The U.S. banking system may be beginning to recover from the shock of recent bank failures, with emergency borrowing down for a second straight week.
- Emergency borrowing by U.S. Banks fell for a second straight week as the banking system begins to stabilize.
- Borrowing from the Fed's discount window dropped by 21%.
- Borrowing from the Bank Term Funding Program rose by 22% last week.
Banks borrowed $322.7 billion last week from emergency lending facilities, down 3%, or $10 billion from the previous week. The biggest decrease was from the Federal Reserve's primary lending facility, the discount window, which dropped by 21% to $69.7 billion, while other credit lines, including loans by Federal Deposit Insurance Corporation (FDIC), also fell by 3%.
However, borrowing from the Bank Term Funding Program (BTFP), the special facility set up in the wake of the collapse of Silicon Valley Bank and the FDIC's takeover of Signature Bank, rose 22% to $79 billion, surpassing lending from the discount window for the first time since it was established on March 12.
Even as emergency lending declines, some industry analysts question whether more banking troubles are on the way.
Immediately following the collapse of Silicon Valley Bank and the FDIC’s takeover of Signature Bank, financial institutions borrowed at levels not seen since the 2008 financial crisis, turning to the discount window more than at any point during that period. Even as emergency borrowing eases, banking officials and analysts are raising concerns that the fallout will continue.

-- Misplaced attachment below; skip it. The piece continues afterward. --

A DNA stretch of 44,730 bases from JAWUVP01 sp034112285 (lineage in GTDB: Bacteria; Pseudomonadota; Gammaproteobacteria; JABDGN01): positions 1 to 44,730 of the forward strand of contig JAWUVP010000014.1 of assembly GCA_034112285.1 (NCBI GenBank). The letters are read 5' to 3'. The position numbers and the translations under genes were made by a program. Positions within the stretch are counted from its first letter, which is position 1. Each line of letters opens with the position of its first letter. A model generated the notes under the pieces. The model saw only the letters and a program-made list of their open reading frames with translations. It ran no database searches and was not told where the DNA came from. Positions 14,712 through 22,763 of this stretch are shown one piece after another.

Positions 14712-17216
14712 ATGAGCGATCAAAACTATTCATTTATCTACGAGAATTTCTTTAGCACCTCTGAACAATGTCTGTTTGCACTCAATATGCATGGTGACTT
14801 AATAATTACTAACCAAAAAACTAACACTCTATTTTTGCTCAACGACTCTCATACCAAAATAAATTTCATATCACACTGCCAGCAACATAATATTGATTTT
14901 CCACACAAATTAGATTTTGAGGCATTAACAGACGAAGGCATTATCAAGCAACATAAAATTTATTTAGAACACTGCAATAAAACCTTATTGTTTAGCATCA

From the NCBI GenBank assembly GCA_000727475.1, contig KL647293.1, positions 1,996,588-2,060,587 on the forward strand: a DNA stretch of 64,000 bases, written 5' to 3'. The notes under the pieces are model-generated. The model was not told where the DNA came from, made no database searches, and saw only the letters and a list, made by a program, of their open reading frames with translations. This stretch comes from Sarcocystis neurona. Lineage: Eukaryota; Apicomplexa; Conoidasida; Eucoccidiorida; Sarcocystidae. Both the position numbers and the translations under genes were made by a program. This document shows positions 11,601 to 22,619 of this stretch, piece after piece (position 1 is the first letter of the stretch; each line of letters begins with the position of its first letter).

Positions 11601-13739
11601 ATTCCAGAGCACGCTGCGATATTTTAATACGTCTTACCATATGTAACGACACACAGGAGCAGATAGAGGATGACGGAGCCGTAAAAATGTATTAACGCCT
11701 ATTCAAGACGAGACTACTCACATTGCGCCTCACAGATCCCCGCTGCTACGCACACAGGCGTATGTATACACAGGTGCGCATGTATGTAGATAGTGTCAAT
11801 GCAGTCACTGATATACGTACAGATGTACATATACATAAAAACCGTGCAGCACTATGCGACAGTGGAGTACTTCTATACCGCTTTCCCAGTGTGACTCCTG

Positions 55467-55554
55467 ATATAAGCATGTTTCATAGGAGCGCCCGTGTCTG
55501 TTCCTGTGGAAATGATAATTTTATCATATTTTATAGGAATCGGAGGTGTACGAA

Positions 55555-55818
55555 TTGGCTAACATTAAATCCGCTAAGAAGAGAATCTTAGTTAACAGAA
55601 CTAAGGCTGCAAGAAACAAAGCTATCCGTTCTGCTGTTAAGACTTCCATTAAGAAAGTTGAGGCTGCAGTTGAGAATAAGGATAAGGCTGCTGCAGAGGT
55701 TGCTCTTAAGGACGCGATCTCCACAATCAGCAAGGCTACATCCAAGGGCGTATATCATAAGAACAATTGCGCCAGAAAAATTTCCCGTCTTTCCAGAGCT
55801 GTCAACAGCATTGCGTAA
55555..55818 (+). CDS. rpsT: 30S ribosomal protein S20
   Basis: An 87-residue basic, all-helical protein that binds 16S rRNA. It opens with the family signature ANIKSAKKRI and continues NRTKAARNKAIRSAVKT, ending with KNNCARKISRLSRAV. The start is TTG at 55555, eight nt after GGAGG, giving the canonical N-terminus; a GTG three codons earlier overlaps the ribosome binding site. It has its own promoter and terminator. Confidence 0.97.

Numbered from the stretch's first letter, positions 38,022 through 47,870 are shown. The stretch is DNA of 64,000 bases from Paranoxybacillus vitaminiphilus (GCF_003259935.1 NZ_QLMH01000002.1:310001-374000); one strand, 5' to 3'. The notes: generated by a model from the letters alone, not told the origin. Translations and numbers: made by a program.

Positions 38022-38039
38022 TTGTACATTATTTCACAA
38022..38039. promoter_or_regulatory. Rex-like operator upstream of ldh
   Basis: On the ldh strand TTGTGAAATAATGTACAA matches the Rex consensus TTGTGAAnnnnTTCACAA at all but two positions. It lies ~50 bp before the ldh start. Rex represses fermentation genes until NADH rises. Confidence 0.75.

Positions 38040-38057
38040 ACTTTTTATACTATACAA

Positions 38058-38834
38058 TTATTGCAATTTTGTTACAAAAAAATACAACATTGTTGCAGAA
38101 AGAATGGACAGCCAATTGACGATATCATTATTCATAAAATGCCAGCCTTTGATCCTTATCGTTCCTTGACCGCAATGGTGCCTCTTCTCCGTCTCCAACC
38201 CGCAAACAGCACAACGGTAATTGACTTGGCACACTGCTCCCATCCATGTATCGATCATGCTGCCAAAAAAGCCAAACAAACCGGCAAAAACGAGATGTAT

“The current crisis is not yet over, and even when it is behind us, there will be repercussions from it for years to come,” JP Morgan CEO Jamie Dimon wrote this week in his annual shareholder letter.
Discount Window Borrowing May Indicate Bank Weakness
The surge in emergency borrowing indicated other banks were seeing increased withdrawals from concerned depositors. Banks are reluctant to borrow from the discount window due to the impression that the institution is cash strapped and in a weak financial position.
Seeing weaknesses in the banking system, especially smaller regional banks, the Federal Reserve set up the emergency BTFP, which gave these banks some better options than the discount window. In particular, the BTFP lets banks borrow against their Treasuries at the price they paid, not their current value, the decline of which is what helped create many of the problems these banks are facing. Many banks hold Treasury securities, which have lost value as the Federal Reserve has raised interest rates.
Another key benefit of the BTFP is that it offers a year-long term, instead of the 90-day payback period of the discount window.